URBANA - Michelle Rodrigues believes in non-violence toward others, including animals, so when she was asked to dissect a frog and a rat in a biology class as a sophomore at the University of Illinois, she felt she couldn't do it.
Her instructor gave her the choice of watching her lab partner do the dissection or taking a deduction in her grade for the lab. She chose to take the deduction, which turned out to be exactly the difference between earning an A or a B in the class.
?I think a lot of times students are uncomfortable with (dissection), but because they are told there are no options, they go along with it,? said Rodrigues, a senior in psychology and ecology, ethology and evolution. ?It's not an easy choice to choose between your beliefs and your grade.?
Rodrigues and other students have been urging the UI to adopt a policy requiring alternatives to working on animals in lab courses, such as using computer models, so others won't face the same dilemma. On Monday, the UI's Urbana-Champaign Senate - a legislative body of faculty and students that deals with matters including educational policy - will hear a report on the issue that recommends alternatives be offered in some classes. Students say the UI will be the first major university in the country to consider a campus-wide policy on the issue.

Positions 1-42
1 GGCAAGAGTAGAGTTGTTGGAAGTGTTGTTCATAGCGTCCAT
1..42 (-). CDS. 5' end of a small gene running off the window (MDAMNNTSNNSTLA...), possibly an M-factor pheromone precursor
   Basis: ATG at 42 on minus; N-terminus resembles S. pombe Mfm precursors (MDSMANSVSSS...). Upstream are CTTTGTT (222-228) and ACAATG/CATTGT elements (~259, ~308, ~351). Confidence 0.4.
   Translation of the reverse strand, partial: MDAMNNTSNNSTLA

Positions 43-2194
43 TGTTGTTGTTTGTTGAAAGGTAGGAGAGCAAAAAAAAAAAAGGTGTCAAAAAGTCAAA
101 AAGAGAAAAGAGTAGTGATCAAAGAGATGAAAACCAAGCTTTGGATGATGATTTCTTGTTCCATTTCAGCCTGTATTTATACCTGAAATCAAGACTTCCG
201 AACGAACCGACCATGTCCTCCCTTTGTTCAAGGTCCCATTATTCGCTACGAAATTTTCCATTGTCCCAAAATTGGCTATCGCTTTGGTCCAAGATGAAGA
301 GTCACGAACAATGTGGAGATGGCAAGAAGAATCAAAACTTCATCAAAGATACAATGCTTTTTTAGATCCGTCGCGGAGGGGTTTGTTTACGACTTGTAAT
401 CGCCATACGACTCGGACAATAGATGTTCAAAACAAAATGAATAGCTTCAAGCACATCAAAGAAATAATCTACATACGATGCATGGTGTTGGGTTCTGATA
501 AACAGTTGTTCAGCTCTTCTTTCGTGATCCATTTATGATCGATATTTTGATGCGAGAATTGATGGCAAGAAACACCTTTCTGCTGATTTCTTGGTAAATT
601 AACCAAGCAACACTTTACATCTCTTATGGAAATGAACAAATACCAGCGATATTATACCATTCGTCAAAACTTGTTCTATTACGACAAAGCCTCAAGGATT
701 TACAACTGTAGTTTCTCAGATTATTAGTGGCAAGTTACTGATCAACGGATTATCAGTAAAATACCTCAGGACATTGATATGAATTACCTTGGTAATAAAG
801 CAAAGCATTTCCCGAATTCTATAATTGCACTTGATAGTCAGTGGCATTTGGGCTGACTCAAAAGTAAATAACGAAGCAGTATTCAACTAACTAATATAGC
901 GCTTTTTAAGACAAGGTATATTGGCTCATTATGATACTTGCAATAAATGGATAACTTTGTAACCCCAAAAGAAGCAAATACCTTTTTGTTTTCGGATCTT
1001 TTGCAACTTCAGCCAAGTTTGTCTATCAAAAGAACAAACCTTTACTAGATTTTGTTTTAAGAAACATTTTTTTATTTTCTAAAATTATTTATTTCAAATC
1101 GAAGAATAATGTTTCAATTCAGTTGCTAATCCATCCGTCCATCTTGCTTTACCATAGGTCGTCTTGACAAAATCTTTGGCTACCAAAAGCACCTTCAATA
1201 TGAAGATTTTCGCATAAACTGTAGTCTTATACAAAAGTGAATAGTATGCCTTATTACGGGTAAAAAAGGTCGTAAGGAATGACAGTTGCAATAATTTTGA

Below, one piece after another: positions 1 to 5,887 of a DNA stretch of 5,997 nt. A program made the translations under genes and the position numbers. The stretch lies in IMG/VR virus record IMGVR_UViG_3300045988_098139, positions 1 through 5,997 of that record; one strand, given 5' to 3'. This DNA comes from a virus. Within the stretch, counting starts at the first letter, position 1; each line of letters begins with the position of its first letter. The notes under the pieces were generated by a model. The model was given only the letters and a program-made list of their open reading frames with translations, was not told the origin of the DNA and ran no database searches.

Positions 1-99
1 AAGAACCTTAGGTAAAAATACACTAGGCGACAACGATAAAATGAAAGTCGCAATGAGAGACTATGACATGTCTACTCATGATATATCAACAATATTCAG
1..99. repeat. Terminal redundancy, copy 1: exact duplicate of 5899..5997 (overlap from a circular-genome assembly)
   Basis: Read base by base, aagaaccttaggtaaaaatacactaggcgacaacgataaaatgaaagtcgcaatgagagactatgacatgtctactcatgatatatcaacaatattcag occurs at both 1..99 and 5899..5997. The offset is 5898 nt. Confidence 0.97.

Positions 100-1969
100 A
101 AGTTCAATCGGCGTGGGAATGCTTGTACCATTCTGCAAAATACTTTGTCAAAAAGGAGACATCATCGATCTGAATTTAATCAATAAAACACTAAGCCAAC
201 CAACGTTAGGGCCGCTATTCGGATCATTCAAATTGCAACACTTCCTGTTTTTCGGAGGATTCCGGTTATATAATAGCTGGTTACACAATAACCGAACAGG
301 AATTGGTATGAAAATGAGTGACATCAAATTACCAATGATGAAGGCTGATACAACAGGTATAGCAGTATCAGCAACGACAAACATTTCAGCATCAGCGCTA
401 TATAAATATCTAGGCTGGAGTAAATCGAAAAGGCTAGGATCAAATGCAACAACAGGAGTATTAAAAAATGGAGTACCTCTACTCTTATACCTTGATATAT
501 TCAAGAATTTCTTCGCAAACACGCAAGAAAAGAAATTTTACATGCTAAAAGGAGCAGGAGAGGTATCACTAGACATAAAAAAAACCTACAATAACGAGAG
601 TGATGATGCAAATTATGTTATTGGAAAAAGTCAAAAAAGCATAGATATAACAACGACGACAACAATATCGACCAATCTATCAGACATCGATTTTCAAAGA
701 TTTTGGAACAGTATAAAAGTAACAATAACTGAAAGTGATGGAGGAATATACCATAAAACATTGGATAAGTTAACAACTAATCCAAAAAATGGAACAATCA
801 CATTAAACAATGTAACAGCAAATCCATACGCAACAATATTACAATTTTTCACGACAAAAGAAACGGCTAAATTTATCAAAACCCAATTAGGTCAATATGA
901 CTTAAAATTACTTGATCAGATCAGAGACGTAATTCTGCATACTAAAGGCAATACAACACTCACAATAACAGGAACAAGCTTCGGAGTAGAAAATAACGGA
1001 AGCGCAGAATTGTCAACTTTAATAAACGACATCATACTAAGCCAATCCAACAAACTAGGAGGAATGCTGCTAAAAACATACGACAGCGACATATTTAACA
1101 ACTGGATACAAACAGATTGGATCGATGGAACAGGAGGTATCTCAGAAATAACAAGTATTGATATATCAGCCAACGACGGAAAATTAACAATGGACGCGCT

?This is really important not only on this campus, but around the country. We're going to set an example for the entire academic community,? said Vilas Dhar, vice president of the student senate.
The use of animals in lab classes at the UI can range from a demonstration of handling livestock in an agriculture class to experiments on how a certain drug will affect the heart rate of a live, anesthetized animal to dissection.
Many universities including the UI have cut back considerably on their use of animals in undergraduate classes because of the high cost of the animals, stricter regulation on their use and recognition that students have legitimate concerns with dissection or vivisection (experimenting on live animals), said Neal Merchen, head of the Department of Animal Sciences. And several departments at the UI are in the process of coming up with their own policies for animal use.